2.13 Ask that the learning goals of each session be made explicit, preferably in visual form Schools have become much better at sharing the learning objectives of the lesson with the pupils, yet much learning in school is still inferred. Often, children do not realize what they are learning. As far as they are concerned they are listening to a story or playing a game, but really there is a hidden learning goal. This works brilliantly for the neurotypical child, who soon makes the connections and is able to generalize understanding across different contexts. It does not work so well for the child with AS. If he does not know that he knows something, he may lack the ability to access that knowledge. He may be able to recite what the class agreed about how many lions there were in the pride after each of the four lionesses gave birth to four cubs, but he does not know that he can work out ‘4 ´ 4’. It is important that what the child has learnt is made very clear to him, and that it is recorded for him to refer back to. At the end of the lesson on lions, it is important that the child works out some simple numerical arithmetic sums, and it should be made clear to him that the technique for this is the same if he is calculating lions, bananas or the money in his pocket. It is important to record for the child that he can work out multiplication facts around the ‘four times table’. He will then be more likely to be able to access that knowledge again next time he needs it.
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If using a workstation, this is the ideal place for this knowledge to be reinforced. The lesson may have been about lions, but the work presented in the workstation could be about four times tables. In addition, over the course of the week there may be additional problems set for the pupil, about lions, apples, leaves on a tree and sandwiches in a lunch box. Generalization of knowledge, and the ability to apply the same techniques over different contexts, are aspects of learning which are likely to require considerably more attention from the pupil with AS than his neurotypical peers.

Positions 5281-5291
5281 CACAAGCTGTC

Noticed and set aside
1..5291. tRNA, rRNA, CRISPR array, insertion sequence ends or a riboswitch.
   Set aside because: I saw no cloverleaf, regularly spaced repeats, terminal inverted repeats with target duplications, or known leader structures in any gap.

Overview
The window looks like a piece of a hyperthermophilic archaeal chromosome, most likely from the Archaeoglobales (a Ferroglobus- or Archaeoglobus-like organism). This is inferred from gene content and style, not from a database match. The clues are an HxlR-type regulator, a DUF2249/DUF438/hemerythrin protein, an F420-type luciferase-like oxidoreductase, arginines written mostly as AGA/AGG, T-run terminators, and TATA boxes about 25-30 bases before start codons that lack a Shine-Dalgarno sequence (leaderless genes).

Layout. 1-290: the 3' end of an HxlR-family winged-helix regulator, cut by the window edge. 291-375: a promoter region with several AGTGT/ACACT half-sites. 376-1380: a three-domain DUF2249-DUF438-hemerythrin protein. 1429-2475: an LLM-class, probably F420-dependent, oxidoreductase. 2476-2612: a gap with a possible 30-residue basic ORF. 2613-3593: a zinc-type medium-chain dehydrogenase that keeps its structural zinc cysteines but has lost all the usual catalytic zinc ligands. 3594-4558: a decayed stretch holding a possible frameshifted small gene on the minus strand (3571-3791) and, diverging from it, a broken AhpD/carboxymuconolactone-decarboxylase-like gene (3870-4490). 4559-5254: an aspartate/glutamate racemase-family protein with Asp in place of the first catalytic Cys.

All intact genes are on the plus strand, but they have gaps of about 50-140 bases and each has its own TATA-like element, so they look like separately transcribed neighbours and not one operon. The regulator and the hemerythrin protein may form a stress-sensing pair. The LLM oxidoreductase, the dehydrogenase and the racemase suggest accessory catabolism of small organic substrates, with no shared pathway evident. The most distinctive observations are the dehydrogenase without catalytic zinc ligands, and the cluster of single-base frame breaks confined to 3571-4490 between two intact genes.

2.14 Encourage peer support Some of the best support for a child with AS may come from the other children in his class. Children will often help each other, but if the teacher has said that there is to be no talking, the child with AS is unlikely to accept any help. If the official rule of the classroom is ‘No Copying’, he will not be able to glance at the work done by the child beside him and be reassured that his work looks the same. If he is to access support from his peers, this will have to be facilitated by the teacher. You can ask the teacher to come up with some strategies for this. Perhaps she can pair him to work at a task with one particular child. Perhaps she can say, specifically, that if he gets stuck it is OK to look across and see what the pupil next to him is doing, or to ask his neighbour for help. Encouraging the rest of the class to see that helping the child with AS is a positive thing can make a big difference to how much he is accepted socially. If his peers know that they will always be credited if they help him, if they know to look out for him and to be aware that he might sometimes get instructions muddled up, and if they are confident that they will not be in trouble if they are working with him, this will all lead to a more inclusive environment. Some schools operate a system where older
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pupils visit the classrooms of the younger ones and work with them. Even if this is not routine policy at your child’s school, you could request it, especially if there is an older child with AS already in the school. It is likely to improve self-esteem all round if this child is encouraged to come and work with your child sometimes and if your child is then encouraged to work with a younger pupil later on. Nor need this help always suggest that it is the child with AS who is the weaker. If he has a particular strength – perhaps an aptitude for science, computers, music or art – your child could be encouraged to help others if they are stuck, and his peers should be made aware that this is allowed and that they may turn to him for assistance. Peer support, if it can be managed, is likely to be the most useful support for the child with AS in the long term. Adult support is inherently limited and will, anyway, not always be there. If the child with AS can get to a point where he knows it is OK to turn to those around him to support him when he is in difficulty, many of his problems will be solved.